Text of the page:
Indeed, Marvell owes its initial success in mobile phones to design wins in RIM’s Blackberry. As RIM tanked in the smartphone market, so have Marvell's fortunes. Asked about company plans to make up for losses associated with RIM in the global market, Dai stood by her customer, noting, “You should know that I go to the war for my customers. RIM is going through some tough times. Sure, as a part of the ecosystem, we are affected. But I am confident that RIM will be leading the pack with its enterprise software capability.”
Marvell is meanwhile betting big on its multimode, multifrequency band TD-LTE modem chip set for TD-SCDMA and LTE markets. The TD-LTE modem must operate on TD-SCDMA and GSM in the China Mobile network, while offering a roaming capability on 4G and FDD. Marvell’s PXA1802, announced last February is designed to meet those requirements. “This will become a foundation for our global leadership,” claimed Dai.
I think the analyst who suggested Marvell should drop out of the HDD market is a moron. The HDD market is a cash cow of significant profits for those involved and has a high technological barrier to entry. Marvell probably is able to use that cash as needed to move into other potential markets.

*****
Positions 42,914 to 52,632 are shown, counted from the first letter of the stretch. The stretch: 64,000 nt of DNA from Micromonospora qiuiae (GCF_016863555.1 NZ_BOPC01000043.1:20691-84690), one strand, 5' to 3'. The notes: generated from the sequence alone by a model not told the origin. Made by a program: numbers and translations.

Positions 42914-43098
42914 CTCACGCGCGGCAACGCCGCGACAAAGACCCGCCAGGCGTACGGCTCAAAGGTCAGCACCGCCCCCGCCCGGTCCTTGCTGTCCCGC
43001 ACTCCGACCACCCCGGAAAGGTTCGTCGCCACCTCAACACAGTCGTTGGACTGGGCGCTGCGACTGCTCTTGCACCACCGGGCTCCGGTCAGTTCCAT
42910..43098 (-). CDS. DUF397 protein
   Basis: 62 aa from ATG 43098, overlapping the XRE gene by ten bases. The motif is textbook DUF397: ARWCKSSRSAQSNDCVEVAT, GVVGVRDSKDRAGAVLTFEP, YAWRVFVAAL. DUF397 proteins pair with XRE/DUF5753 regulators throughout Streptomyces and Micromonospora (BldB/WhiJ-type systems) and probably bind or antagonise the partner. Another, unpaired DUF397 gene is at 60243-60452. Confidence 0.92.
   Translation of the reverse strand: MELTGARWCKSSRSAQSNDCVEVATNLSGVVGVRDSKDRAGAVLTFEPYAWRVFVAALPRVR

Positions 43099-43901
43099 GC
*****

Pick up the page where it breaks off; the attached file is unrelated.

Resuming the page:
And the unnamed Chinese sources are questionable. Most people won't buy a smartphone if its battery life sucks. I feel Apple beat Nokia because Steve Jobs recognized this and focused on the end user experience. I personally don't see much advantage above dual core processors since most software is unable to take advantage of it.
I met a former Marvell board member earlier this year. He said its a real problem that nearly half of Marvell's revenues are tied up in HDDs.
Sure HDDs will be around forever but its a slow growth market. Flash is the big growth market.
Marvell is not nearly positioned as diversely or well as it needs to be, not nearly as well as Broadcom already is.
Marvell is practically controlled by a woman and her clones. This is not what a long-lasting public company should be run. Just this comment along should make any reasonably intelligent investor and analyst chilled: "I am confident that RIM will be leading the pack with its enterprise software capability"!
With all due respect, I actually liked what Weile said when I asked her about RIM.
If I were a system vendor, I wouldn't like my parts supplier publicly going against me.